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By Neal Simpson
The Patriot Ledger
Posted June 13, 2018
Updated June 14, 2018
BOSTON – The state Appeals Court has upheld the civil commitment of a former Duxbury man who has spent more than two decades behind bars for raping and molesting a half-dozen South Shore boys in the 1990s.
Lucas Ortiz, better known locally as Michael P. Nickerson, had argued in his appeal that a judge was wrong to exclude evidence during a trial six years ago that led to his commitment as a sexually dangerous person under a state law that allows for the indefinite detention of convicted sex offenders who are deemed unable to control their sexual impulses.
In a decision issued Tuesday, the state Appeals Court ruled that the judge had the discretion to exclude the evidence, which included the results of a sexual arousal test, because the test has not been standardized and its results had been found to be unreliable.
Oritiz grew up in Duxbury with the name Michael Nickerson but is referred to only as Lucas Ortiz in Tuesday’s decision. His entry in the state’s sex offender registry uses both names.
Ortiz, now 43, was 17 years old and a senior at Duxbury High School when he was arrested in 1992 and charged with raping or molesting four Boy Scouts between the ages of 11 and 13, in one case at knifepoint.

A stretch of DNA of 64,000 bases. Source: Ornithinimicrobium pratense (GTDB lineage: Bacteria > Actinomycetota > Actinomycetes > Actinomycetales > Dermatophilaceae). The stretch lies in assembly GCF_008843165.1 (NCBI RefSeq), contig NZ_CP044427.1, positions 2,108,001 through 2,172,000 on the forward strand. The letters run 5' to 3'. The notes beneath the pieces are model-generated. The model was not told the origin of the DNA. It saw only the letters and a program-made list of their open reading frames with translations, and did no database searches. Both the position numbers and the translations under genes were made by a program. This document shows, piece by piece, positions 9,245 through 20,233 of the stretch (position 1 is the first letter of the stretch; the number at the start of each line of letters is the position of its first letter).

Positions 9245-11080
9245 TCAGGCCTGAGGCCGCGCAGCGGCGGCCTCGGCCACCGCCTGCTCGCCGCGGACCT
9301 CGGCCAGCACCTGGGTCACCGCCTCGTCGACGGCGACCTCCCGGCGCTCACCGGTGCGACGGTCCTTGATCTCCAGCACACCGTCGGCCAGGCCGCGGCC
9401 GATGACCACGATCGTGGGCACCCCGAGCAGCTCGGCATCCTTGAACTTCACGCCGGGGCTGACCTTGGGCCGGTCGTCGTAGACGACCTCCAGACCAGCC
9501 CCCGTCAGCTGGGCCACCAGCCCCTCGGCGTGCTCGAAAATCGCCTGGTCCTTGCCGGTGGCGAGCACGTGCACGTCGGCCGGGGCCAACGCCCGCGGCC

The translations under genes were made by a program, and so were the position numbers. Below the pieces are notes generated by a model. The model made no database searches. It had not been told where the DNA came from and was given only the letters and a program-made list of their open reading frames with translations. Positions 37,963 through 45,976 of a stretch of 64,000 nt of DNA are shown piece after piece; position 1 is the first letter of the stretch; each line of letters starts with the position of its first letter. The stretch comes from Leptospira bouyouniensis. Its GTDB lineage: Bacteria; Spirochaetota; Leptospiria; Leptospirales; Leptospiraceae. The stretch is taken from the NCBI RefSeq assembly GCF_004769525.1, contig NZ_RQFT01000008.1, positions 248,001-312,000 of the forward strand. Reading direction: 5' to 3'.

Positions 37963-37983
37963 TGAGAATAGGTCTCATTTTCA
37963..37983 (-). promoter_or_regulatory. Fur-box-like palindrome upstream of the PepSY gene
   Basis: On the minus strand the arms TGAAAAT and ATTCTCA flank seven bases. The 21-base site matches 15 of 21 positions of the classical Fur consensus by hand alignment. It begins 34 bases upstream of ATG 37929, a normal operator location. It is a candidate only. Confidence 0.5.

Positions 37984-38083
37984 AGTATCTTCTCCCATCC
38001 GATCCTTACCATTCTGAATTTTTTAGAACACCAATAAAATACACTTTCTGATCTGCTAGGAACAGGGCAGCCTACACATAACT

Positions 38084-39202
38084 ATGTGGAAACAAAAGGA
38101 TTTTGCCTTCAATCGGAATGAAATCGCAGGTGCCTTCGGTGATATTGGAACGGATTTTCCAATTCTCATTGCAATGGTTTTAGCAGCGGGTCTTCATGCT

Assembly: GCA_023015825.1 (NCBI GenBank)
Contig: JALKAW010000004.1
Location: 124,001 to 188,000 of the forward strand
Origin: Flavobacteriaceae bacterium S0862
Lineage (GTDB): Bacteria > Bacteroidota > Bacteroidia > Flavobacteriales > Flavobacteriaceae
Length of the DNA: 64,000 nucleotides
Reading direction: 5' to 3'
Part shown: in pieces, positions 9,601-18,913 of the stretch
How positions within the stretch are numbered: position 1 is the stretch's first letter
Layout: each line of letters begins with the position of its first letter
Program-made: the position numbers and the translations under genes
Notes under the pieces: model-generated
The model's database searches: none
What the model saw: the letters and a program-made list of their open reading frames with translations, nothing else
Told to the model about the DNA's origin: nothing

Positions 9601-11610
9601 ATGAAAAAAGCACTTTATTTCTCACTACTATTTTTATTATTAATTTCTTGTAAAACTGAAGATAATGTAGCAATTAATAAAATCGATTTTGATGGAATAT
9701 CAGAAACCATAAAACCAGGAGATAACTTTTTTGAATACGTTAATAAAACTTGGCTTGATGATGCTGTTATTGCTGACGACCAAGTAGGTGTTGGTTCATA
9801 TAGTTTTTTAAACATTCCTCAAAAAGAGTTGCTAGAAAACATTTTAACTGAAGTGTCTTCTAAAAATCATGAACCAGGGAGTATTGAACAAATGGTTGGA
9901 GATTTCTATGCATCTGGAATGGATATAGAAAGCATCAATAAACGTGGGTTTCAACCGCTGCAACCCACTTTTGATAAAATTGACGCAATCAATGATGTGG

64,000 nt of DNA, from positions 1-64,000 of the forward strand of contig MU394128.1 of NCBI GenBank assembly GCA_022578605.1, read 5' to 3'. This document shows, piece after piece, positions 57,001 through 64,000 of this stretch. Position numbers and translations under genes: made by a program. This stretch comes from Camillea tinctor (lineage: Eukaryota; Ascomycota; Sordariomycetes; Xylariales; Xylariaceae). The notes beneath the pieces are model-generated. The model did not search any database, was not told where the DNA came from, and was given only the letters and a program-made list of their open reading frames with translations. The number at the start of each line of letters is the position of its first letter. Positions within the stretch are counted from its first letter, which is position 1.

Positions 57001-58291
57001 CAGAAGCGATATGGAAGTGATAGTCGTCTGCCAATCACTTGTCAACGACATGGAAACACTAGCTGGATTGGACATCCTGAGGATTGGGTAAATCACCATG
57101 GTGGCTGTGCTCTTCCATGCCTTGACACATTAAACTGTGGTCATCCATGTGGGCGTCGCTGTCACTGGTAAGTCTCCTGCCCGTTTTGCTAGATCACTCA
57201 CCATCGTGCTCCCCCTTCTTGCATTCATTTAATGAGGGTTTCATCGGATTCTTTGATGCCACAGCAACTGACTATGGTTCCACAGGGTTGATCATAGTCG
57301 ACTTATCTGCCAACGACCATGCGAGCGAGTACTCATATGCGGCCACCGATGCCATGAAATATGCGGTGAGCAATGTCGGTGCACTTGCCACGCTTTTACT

In some of the assaults, which took place in Hingham, Pembroke, Duxbury and Brockton, prosecutors said, Ortiz told the boys that he had a son who had been kidnapped and would only be released if they had sex with him.
While out on $20,000 bail, Ortiz sexually assaulted a fifth boy, this one 12, by claiming he had to conduct a physical exam on the boy before he could join a gang.
Ortiz was convicted in both cases and sentenced to three years in prison, much to the outrage of the boys’ parents and state lawmakers, including some who called for stricter penalties for child sexual abuse.
Ortiz was released in 1995 – six months early – but was only free for months before he was arrested and returned to prison for sexually assaulting a 15-year-old boy at knifepoint. This time, Ortiz would spend another 18 years behind bars.
Then in 2012, with Ortiz due to be released, prosecutors filed a petition to have him committed indefinitely in a state hospital as a sexually dangerous person.
Two experts who examined Ortiz concluded that he was likely to commit additional sexual crimes, diagnosing him with pedophilia and other sexual and personality disorders.
Two experts hired by Ortiz concluded that he could not be diagnosed with a mental illness.
One of Ortiz’s experts based his conclusion in part on a test that measures a man’s sexual arousal in response to various images, which in this case purported to show that Ortiz was not aroused by children.
But the judge overseeing the trial barred Ortiz’s attorneys from presenting the test results, noting that the expert himself admitted that the test was frequently unreliable and often produced false negatives for rapists.
The Appeals Court on Tuesday agreed with the judge’s conclusion and upheld Ortiz’s continued detention.